Another new 'Review/Study' finds there is no evidence in earlier scientific studies indicating that genetically engineered feed crops harmed the health or productivity of livestock and poultry, and that food products from animals consuming such feeds were nutritionally the same as products from animals that ate non-GMO feeds.
The review study also found that scientific studies have detected no differences in the nutritional makeup of the meat, milk or other food products derived from animals that ate genetically engineered food. The review, led by UC Davis animal scientist Alison Van Eenennaam, examined nearly 30 years of livestock-feeding studies that represent more than 100 billion animals.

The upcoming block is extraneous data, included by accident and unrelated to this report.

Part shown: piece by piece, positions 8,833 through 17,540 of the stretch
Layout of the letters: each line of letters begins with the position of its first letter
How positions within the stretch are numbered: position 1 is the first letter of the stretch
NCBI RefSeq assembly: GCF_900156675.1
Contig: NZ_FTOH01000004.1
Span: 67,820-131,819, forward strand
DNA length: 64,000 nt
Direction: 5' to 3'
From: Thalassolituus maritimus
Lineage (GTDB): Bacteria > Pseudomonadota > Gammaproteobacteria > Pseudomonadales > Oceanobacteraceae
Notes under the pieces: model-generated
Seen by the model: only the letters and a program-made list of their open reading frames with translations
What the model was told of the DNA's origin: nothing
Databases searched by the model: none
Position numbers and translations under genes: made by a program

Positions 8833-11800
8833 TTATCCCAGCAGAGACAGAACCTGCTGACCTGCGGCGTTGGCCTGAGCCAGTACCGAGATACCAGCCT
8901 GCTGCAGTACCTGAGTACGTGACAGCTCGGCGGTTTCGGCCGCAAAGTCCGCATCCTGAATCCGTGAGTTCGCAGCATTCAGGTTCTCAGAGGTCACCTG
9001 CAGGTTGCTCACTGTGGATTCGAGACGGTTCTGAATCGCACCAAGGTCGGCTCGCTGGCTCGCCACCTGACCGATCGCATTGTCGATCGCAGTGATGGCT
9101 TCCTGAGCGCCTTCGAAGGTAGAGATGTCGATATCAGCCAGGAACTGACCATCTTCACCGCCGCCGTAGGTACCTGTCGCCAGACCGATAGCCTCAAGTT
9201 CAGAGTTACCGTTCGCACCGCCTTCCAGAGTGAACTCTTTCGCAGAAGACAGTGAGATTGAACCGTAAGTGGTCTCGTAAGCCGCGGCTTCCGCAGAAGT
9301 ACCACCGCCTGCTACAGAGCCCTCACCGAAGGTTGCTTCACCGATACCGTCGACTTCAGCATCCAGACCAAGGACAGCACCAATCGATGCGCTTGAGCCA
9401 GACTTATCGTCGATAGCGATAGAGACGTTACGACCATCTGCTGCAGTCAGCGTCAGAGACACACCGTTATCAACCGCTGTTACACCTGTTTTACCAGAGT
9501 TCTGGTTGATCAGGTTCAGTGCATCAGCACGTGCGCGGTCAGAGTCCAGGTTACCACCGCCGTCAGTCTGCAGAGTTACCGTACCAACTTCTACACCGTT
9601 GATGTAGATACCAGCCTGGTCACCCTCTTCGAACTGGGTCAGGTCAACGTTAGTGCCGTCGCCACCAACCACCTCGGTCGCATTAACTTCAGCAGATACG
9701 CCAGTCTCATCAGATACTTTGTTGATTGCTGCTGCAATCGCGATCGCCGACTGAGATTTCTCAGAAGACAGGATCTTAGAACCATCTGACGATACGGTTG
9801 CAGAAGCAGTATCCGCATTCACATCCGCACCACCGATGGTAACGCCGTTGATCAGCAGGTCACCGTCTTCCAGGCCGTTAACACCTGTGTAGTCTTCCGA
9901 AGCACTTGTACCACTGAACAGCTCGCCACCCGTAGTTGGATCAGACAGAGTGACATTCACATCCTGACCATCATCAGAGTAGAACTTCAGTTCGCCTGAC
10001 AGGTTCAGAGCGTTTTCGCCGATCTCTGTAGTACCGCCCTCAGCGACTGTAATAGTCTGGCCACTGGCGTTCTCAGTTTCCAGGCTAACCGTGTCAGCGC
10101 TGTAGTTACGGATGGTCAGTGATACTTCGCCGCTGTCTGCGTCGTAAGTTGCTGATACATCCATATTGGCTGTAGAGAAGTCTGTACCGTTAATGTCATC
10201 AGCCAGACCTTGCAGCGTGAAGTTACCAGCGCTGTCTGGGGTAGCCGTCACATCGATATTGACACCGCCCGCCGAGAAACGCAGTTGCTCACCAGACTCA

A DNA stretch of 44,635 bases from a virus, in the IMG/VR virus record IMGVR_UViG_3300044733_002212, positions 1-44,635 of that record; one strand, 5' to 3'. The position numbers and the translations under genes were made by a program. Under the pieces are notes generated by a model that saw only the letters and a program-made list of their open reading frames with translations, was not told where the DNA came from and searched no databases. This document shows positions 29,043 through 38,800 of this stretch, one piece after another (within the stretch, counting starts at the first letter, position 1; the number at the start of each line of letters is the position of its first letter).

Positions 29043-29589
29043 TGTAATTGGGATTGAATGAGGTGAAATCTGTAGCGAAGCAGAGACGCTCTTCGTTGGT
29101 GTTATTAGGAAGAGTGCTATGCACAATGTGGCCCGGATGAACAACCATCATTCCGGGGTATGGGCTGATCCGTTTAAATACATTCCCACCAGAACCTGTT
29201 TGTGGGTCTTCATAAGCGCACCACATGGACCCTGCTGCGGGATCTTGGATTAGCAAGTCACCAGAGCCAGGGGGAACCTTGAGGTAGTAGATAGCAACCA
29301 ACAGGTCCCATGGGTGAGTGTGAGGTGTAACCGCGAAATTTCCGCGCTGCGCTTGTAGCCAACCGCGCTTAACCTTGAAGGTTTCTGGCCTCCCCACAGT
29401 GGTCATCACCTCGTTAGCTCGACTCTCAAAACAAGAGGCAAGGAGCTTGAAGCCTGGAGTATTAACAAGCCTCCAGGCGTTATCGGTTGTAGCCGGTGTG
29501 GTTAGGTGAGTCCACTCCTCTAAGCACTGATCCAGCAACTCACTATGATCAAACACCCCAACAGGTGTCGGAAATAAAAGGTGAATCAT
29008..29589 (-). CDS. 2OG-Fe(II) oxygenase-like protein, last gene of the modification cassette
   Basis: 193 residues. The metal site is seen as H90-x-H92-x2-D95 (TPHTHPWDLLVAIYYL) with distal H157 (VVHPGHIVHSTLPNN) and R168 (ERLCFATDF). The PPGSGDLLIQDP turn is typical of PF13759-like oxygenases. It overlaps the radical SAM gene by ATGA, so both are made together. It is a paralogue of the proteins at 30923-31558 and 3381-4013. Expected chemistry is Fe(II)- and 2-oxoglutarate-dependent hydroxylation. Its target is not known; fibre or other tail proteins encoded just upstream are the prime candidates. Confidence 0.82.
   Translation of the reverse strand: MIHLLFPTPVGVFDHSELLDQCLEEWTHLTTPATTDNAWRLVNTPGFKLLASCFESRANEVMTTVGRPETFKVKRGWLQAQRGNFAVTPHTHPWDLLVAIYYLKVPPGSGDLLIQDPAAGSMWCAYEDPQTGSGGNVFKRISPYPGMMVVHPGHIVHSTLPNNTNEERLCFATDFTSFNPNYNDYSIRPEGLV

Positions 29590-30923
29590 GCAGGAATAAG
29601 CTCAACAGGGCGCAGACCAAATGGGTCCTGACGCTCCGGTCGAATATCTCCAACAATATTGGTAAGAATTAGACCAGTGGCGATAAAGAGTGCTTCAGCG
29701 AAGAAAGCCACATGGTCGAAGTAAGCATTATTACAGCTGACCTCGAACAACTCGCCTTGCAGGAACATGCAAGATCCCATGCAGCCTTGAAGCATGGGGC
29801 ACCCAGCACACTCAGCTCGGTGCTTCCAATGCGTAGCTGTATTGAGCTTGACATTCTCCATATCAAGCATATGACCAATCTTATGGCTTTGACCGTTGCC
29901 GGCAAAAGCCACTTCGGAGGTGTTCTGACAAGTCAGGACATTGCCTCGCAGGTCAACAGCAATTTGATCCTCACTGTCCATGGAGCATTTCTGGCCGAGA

Genetically engineered crops were first introduced in 1996. Today 19 genetically engineered plant species are approved for use in the United States and Canada, including the major crops used extensively in animal feed: alfalfa, canola, corn, cotton, soybean and sugar beet.
Food-producing animals such as cows, pigs, goats, chickens and other poultry species now consume 70 to 90 percent of all genetically engineered crops, according to the new UC Davis review.
In the past, studies have continually shown that the milk, meat and eggs derived from animals that have consumed GE feed are indistinguishable from the products derived from animals fed a non-GE diet," Van Eenennaam said. "Therefore, proposed labeling of animal products from livestock and poultry that have eaten GE feed would require supply-chain segregation and traceability, as the products themselves would not differ,
--- in any way that could be detected!